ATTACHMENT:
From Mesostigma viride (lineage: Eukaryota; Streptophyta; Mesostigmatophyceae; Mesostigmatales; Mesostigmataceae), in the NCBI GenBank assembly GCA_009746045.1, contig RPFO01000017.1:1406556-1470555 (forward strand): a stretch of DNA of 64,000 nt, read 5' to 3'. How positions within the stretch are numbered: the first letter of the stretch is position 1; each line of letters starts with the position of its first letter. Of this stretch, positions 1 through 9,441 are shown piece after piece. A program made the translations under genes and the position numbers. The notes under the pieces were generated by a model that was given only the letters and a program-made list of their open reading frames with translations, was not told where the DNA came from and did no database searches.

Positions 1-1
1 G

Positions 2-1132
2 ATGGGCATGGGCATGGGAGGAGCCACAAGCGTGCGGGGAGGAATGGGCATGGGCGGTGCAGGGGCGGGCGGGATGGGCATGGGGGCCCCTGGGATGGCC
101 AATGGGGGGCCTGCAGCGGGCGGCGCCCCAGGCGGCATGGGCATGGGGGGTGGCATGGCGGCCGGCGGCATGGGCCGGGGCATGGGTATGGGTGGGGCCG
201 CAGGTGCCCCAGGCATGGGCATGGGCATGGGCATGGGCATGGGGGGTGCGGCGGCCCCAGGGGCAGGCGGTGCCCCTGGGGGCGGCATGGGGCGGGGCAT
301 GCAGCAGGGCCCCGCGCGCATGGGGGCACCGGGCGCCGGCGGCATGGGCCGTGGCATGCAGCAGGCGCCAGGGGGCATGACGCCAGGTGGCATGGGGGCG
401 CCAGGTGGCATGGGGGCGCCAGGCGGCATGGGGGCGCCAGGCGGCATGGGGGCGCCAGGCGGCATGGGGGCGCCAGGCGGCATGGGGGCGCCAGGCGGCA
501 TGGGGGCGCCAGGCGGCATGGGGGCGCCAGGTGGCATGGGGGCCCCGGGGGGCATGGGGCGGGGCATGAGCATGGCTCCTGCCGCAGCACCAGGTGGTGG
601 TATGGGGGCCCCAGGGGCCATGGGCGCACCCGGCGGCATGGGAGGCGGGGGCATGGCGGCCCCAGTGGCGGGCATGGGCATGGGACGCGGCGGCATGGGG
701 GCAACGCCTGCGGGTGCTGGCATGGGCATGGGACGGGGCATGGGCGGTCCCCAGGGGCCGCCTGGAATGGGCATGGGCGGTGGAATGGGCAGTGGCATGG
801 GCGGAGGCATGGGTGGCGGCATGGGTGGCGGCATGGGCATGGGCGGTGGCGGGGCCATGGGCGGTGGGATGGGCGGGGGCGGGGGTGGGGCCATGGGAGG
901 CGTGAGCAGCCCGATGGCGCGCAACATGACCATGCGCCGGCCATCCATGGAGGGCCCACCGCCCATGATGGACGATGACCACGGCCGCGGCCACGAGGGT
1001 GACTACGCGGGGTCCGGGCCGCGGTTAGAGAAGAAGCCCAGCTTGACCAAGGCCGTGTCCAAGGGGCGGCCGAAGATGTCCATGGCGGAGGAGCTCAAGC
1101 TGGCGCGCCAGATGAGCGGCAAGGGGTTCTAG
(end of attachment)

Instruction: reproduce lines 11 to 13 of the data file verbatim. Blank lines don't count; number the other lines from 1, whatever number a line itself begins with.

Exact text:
601 TATGGGGGCCCCAGGGGCCATGGGCGCACCCGGCGGCATGGGAGGCGGGGGCATGGCGGCCCCAGTGGCGGGCATGGGCATGGGACGCGGCGGCATGGGG
701 GCAACGCCTGCGGGTGCTGGCATGGGCATGGGACGGGGCATGGGCGGTCCCCAGGGGCCGCCTGGAATGGGCATGGGCGGTGGAATGGGCAGTGGCATGG
801 GCGGAGGCATGGGTGGCGGCATGGGTGGCGGCATGGGCATGGGCGGTGGCGGGGCCATGGGCGGTGGGATGGGCGGGGGCGGGGGTGGGGCCATGGGAGG